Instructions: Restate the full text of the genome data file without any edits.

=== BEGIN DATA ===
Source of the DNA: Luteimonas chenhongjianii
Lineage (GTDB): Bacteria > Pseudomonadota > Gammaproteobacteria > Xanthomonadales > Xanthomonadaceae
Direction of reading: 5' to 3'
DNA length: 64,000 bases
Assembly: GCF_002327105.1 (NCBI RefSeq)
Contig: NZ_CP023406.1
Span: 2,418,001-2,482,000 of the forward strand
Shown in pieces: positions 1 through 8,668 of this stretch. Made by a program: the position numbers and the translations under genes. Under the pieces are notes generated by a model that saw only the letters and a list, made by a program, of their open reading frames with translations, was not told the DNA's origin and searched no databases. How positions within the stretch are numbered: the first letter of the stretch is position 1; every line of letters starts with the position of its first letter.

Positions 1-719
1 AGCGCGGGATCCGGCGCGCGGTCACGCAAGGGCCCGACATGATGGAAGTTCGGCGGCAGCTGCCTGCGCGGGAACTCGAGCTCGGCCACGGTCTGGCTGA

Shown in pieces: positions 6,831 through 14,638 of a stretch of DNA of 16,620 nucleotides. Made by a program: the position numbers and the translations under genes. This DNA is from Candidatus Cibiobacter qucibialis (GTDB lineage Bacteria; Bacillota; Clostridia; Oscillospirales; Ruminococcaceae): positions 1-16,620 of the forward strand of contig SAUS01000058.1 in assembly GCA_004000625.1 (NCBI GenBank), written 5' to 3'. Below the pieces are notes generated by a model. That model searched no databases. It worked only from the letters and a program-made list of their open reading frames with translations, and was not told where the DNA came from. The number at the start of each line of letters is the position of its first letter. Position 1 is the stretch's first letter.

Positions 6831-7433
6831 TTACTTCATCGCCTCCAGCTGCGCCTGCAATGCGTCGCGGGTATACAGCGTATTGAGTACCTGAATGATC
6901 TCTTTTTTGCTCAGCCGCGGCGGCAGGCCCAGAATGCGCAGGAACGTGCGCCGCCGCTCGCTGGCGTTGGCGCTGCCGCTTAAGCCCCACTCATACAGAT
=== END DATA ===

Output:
Source of the DNA: Luteimonas chenhongjianii
Lineage (GTDB): Bacteria > Pseudomonadota > Gammaproteobacteria > Xanthomonadales > Xanthomonadaceae
Direction of reading: 5' to 3'
DNA length: 64,000 bases
Assembly: GCF_002327105.1 (NCBI RefSeq)
Contig: NZ_CP023406.1
Span: 2,418,001-2,482,000 of the forward strand
Shown in pieces: positions 1 through 8,668 of this stretch. Made by a program: the position numbers and the translations under genes. Under the pieces are notes generated by a model that saw only the letters and a list, made by a program, of their open reading frames with translations, was not told the DNA's origin and searched no databases. How positions within the stretch are numbered: the first letter of the stretch is position 1; every line of letters starts with the position of its first letter.

Positions 1-719
1 AGCGCGGGATCCGGCGCGCGGTCACGCAAGGGCCCGACATGATGGAAGTTCGGCGGCAGCTGCCTGCGCGGGAACTCGAGCTCGGCCACGGTCTGGCTGA

Shown in pieces: positions 6,831 through 14,638 of a stretch of DNA of 16,620 nucleotides. Made by a program: the position numbers and the translations under genes. This DNA is from Candidatus Cibiobacter qucibialis (GTDB lineage Bacteria; Bacillota; Clostridia; Oscillospirales; Ruminococcaceae): positions 1-16,620 of the forward strand of contig SAUS01000058.1 in assembly GCA_004000625.1 (NCBI GenBank), written 5' to 3'. Below the pieces are notes generated by a model. That model searched no databases. It worked only from the letters and a program-made list of their open reading frames with translations, and was not told where the DNA came from. The number at the start of each line of letters is the position of its first letter. Position 1 is the stretch's first letter.

Positions 6831-7433
6831 TTACTTCATCGCCTCCAGCTGCGCCTGCAATGCGTCGCGGGTATACAGCGTATTGAGTACCTGAATGATC
6901 TCTTTTTTGCTCAGCCGCGGCGGCAGGCCCAGAATGCGCAGGAACGTGCGCCGCCGCTCGCTGGCGTTGGCGCTGCCGCTTAAGCCCCACTCATACAGAT